Asthma, congestion, colds and more respond well to eucalyptus, so if you find yourself feeling stuffy inside your home, take your eucalyptus into the shower and breathe in its fresh scent as it absorbs the moisture in the air. You can hang it on your shower head so it doesn't get wet and just feels the moisture, but getting the stems/leaves wet will release more of the fragrance. The fumes will expand through your washroom and into your lungs.

This plant's vapours are very healing and restorative, and since it works even in its dried form, this plant literally has zero maintenance.


SNAKE PLANT

All praise the snake plant! I don't call this guy "mother-in-law's tongue" because, ew. I had a snake plant that I SWEAR I didn't even water for two months and it's still going strong. This guy lowers the carbon dioxide in your home and is typically one of the most recommended plants for air purification since it looooves sucking up all kinds of pollutants.

This is the plant to keep in your bedroom and is even sometimes called "the bedroom plant" since it actually releases oxygen at night while you doze in the dream world, the opposite of what other plants do. The snake plant can grow into ginormous towers with barely any effort at all, just as long as they have a large enough pot to accommodate continued growth. (If you want your plant to get bigger, plant him in a bigger pot)

For the best luck possible, and the best health possible, keep a snake plant by each of the bedroom's occupants during sleep time. A little guy sitting on each of your night tables will do.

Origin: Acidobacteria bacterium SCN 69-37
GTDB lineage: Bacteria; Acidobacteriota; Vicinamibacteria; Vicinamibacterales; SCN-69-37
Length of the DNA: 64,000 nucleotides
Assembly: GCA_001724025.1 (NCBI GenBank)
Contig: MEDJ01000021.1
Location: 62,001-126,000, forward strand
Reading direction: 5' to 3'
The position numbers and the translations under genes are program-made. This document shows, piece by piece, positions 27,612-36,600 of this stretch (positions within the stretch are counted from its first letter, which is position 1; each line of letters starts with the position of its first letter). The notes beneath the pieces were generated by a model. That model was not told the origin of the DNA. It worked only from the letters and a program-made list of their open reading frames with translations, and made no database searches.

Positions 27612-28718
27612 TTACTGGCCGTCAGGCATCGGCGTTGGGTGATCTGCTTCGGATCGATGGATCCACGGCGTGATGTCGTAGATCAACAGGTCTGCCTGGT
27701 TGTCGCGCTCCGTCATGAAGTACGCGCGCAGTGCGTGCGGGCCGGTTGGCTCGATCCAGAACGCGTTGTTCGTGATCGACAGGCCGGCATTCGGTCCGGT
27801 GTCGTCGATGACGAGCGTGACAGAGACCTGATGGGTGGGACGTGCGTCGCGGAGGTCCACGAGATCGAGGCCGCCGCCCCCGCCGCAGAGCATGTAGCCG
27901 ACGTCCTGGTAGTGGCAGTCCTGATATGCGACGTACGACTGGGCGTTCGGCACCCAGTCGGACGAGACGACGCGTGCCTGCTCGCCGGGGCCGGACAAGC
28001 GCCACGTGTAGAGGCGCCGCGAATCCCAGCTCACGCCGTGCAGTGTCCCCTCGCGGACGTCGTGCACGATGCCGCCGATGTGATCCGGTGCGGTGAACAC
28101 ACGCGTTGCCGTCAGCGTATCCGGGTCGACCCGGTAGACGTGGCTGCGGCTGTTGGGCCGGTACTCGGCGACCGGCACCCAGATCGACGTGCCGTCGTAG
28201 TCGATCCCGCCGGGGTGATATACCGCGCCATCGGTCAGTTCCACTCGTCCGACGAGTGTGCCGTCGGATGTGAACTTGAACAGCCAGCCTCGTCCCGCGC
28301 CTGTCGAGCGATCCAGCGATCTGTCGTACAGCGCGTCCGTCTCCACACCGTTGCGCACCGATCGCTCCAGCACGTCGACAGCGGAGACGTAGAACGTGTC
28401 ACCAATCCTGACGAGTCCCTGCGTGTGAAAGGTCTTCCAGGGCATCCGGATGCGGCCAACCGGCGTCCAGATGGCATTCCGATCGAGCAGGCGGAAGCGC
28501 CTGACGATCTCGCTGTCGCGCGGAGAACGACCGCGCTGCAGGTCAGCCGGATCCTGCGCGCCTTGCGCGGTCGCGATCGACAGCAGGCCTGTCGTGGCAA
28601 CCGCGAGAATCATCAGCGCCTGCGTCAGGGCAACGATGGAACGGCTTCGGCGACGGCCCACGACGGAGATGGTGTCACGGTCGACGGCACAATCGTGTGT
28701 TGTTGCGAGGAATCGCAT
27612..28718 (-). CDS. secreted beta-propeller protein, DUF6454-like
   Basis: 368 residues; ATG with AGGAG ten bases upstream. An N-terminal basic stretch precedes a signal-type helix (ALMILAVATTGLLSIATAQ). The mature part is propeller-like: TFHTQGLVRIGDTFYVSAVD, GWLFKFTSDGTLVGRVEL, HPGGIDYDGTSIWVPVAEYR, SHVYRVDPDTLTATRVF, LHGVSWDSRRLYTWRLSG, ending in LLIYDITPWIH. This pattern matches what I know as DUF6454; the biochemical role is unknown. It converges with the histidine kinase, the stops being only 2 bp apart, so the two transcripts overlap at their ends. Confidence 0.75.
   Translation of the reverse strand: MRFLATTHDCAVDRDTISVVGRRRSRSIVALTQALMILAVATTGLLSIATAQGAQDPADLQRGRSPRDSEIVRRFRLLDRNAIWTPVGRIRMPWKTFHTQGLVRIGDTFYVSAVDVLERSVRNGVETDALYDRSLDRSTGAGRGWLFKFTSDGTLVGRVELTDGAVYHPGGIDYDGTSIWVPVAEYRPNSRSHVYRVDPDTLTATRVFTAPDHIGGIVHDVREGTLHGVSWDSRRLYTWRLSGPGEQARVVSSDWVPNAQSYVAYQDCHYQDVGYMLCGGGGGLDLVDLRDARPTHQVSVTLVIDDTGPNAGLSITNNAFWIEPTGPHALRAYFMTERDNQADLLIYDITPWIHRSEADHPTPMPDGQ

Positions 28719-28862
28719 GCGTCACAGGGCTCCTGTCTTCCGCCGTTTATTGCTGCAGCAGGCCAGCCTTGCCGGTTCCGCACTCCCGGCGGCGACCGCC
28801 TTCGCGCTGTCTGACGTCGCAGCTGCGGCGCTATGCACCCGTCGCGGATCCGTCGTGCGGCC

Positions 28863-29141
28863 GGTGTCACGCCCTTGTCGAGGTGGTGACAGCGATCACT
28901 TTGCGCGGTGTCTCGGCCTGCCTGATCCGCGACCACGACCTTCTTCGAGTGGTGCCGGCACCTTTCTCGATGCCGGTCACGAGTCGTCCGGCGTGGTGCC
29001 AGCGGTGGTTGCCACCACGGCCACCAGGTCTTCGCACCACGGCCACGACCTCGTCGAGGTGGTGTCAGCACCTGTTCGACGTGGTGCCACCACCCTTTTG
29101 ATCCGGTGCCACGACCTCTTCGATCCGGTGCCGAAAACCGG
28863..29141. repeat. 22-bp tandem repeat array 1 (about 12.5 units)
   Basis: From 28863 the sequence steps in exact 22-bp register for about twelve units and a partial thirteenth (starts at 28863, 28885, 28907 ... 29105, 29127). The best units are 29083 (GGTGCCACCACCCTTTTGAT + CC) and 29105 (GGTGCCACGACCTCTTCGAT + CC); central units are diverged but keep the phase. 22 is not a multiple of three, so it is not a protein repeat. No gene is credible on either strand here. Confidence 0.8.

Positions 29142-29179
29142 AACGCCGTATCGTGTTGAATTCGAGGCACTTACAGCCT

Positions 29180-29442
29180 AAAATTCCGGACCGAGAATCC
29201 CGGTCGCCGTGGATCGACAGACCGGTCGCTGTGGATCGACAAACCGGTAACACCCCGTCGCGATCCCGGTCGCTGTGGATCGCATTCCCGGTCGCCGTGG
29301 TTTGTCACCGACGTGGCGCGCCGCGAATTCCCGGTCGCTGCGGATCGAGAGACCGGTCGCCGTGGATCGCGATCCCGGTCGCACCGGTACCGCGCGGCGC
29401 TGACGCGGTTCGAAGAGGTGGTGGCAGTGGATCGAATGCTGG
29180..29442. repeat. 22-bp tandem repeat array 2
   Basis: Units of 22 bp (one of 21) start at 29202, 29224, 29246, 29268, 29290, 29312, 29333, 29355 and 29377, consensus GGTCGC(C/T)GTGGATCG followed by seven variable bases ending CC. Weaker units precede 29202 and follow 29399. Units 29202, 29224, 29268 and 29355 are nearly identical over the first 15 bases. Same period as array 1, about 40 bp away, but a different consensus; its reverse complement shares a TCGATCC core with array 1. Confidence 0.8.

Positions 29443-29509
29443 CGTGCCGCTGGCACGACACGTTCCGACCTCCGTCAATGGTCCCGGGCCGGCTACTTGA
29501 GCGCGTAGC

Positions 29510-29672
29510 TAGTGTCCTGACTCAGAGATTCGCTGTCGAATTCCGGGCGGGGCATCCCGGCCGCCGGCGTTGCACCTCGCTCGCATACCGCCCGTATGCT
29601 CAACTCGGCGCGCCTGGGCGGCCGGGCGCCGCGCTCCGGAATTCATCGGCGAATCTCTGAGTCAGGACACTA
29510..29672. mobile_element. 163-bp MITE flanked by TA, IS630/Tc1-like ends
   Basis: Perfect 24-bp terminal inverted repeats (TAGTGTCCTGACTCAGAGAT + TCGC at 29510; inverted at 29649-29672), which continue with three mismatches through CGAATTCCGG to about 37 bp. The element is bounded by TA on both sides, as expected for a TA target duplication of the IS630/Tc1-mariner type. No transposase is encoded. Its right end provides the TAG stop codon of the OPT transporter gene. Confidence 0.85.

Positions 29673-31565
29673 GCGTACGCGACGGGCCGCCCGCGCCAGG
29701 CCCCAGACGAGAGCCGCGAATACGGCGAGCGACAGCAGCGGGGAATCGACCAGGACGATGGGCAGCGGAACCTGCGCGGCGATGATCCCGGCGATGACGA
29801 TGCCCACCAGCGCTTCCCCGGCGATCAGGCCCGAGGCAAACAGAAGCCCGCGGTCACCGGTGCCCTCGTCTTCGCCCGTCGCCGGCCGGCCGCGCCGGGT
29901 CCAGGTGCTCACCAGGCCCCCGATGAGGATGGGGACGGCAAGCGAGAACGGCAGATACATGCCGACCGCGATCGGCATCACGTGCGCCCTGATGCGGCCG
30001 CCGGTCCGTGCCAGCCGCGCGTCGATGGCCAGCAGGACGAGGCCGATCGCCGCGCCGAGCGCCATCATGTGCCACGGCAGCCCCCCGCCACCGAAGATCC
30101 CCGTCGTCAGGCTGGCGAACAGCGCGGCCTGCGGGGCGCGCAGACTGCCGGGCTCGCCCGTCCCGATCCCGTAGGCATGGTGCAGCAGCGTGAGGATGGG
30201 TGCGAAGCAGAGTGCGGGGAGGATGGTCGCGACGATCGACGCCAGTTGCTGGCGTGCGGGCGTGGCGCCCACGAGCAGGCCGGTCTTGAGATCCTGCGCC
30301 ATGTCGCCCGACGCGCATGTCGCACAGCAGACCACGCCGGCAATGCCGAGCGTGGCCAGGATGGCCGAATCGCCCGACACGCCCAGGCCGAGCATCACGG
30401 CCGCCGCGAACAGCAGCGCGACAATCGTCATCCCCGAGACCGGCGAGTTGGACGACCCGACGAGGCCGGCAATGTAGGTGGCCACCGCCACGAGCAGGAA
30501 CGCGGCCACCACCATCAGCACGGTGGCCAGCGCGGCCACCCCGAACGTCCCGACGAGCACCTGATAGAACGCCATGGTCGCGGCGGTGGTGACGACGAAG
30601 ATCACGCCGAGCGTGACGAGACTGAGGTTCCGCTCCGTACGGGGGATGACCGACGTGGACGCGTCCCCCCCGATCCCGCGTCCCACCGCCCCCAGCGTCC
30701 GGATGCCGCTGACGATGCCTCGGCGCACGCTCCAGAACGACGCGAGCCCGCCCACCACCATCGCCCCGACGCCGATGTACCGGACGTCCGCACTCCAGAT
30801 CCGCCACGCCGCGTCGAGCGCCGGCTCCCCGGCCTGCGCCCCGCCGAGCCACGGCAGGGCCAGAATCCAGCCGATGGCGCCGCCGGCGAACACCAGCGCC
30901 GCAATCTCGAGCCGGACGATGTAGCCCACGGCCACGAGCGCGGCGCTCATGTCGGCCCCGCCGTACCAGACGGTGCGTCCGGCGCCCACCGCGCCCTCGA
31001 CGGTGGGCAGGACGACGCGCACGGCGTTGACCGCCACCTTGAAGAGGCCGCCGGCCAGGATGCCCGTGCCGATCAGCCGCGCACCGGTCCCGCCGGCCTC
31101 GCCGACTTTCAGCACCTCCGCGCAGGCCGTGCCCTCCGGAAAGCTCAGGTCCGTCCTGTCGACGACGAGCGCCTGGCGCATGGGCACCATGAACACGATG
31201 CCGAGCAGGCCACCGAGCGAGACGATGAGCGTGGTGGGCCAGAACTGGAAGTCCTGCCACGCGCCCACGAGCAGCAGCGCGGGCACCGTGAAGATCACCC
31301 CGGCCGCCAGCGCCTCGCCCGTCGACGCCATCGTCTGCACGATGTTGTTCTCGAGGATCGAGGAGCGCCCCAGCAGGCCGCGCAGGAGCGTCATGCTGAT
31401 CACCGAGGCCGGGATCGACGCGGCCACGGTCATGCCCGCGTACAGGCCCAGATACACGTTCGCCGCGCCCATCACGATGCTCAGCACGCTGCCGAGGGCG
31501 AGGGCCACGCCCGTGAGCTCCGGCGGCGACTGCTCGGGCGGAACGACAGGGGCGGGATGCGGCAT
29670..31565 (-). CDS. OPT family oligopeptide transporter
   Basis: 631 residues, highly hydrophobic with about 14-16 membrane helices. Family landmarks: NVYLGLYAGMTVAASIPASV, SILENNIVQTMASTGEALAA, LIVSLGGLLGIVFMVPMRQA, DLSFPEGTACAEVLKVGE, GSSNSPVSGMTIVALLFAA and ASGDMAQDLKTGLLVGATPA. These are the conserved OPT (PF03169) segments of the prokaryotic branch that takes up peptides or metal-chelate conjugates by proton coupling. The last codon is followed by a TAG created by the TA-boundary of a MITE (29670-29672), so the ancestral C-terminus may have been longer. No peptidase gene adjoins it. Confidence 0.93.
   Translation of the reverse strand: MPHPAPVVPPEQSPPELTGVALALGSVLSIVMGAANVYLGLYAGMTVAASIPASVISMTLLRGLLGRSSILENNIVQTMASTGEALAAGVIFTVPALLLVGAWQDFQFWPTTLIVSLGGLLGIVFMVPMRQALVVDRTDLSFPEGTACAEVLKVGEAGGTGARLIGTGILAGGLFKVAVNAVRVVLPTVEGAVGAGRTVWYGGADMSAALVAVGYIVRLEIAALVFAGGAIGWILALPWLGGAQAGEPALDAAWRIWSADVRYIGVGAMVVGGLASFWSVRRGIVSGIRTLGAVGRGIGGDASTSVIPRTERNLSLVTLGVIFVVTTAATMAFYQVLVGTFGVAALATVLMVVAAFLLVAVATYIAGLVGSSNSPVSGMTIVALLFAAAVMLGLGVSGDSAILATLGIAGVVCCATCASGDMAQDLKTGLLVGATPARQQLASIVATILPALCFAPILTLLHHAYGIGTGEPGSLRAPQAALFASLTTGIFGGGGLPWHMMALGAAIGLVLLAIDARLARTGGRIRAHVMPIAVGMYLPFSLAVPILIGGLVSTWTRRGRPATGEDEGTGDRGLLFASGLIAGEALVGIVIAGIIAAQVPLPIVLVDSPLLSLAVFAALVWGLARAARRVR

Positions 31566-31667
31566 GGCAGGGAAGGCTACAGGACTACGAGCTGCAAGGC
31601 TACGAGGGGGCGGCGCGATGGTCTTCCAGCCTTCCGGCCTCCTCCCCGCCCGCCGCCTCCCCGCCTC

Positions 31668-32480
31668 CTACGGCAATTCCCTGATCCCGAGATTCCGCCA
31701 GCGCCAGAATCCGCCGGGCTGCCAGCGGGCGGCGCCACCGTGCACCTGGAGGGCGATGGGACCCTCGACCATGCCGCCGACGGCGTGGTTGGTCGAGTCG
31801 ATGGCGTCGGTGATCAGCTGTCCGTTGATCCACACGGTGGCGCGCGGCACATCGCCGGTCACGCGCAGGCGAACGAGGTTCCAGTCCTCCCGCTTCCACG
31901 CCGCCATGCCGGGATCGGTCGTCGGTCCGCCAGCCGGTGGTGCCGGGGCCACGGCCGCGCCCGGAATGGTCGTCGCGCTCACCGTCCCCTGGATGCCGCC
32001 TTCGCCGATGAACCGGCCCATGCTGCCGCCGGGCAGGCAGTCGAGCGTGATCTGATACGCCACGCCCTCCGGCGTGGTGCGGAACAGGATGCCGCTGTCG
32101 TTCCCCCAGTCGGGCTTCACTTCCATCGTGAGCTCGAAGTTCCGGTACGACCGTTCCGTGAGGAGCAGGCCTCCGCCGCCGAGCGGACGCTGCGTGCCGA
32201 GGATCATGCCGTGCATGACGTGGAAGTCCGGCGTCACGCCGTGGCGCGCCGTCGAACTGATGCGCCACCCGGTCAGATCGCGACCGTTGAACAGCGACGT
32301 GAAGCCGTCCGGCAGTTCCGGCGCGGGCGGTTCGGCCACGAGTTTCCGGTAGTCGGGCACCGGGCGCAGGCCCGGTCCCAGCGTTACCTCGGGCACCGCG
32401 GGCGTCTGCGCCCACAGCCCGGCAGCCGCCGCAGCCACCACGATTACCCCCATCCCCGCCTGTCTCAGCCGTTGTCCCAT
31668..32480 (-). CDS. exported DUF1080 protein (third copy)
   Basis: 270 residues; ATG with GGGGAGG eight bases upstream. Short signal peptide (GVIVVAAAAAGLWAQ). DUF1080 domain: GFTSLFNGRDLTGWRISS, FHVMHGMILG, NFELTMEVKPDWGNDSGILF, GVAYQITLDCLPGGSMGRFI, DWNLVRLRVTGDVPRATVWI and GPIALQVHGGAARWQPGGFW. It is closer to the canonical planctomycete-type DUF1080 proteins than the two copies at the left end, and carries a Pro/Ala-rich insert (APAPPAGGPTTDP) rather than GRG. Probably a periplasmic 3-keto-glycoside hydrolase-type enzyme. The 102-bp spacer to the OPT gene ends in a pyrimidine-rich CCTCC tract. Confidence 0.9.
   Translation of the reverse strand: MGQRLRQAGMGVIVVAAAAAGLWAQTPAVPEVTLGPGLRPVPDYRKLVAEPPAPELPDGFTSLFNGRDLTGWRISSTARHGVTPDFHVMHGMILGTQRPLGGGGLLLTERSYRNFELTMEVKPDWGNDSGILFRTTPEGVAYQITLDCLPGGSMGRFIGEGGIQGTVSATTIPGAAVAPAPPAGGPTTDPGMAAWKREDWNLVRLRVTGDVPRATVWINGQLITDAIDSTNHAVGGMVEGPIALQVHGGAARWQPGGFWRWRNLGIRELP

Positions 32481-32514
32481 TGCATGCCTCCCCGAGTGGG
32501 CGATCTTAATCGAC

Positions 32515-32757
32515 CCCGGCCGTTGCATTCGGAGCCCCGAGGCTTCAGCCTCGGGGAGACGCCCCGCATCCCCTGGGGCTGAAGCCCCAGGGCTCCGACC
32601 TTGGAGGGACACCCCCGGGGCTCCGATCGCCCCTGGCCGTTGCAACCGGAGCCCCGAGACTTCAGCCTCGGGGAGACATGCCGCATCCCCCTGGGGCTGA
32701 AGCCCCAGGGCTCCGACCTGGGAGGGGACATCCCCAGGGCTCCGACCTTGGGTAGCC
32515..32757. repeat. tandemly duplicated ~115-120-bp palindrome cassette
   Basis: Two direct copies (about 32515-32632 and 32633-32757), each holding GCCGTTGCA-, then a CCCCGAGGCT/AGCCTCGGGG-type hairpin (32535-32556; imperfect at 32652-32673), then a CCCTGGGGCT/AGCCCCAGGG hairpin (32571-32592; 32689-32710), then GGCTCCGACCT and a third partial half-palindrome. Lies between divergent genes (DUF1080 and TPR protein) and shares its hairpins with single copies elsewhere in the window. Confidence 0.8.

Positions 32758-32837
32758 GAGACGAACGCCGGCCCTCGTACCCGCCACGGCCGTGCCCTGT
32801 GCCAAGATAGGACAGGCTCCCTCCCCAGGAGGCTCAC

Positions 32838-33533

SPIDER PLANT

The spider plant grows really quickly, keeping your interest satiated so you actually feel like you're keeping something alive... a growing plant always keeps me entertained. I love watching them morph! NEW LEAVES! HOW EXCITING! It's also a safe plant for pets, so you don't have to worry about keeping a green toxic item in the house that has the potential to hurt your furry friends.

And cool tidbit: This plant was used on board deep space explorations to help keep the air pure and fresh! It absorbs all kinds of toxins and bodes well in a hanging basket in decent sunlight. It will grow, creep and flower, and keep your home and people breathing easy.


IVY

He's a creeper and a keeper, thriving in minimal sunlight so you can place him in those places that beg for a plant despite the lack of window space or sunlight. His vagueness about sunshine makes him super easy to care for.

Ivy is a well-known absorber of formaldehyde, a material found in a lot of the building components our houses are made up of, such as flooring and dyes within the home. It also absorbs mould allergens, making it a good choice for the bathroom where mould can breed from water spills and (unknown) improperly installed bathroom pieces.

And while this plant is great for absorbing the ickiness that your pets can leave behind - like those poopoo particles - it is toxic when consumed, so make sure your cat or dog aren't feasting on ivy's leaves.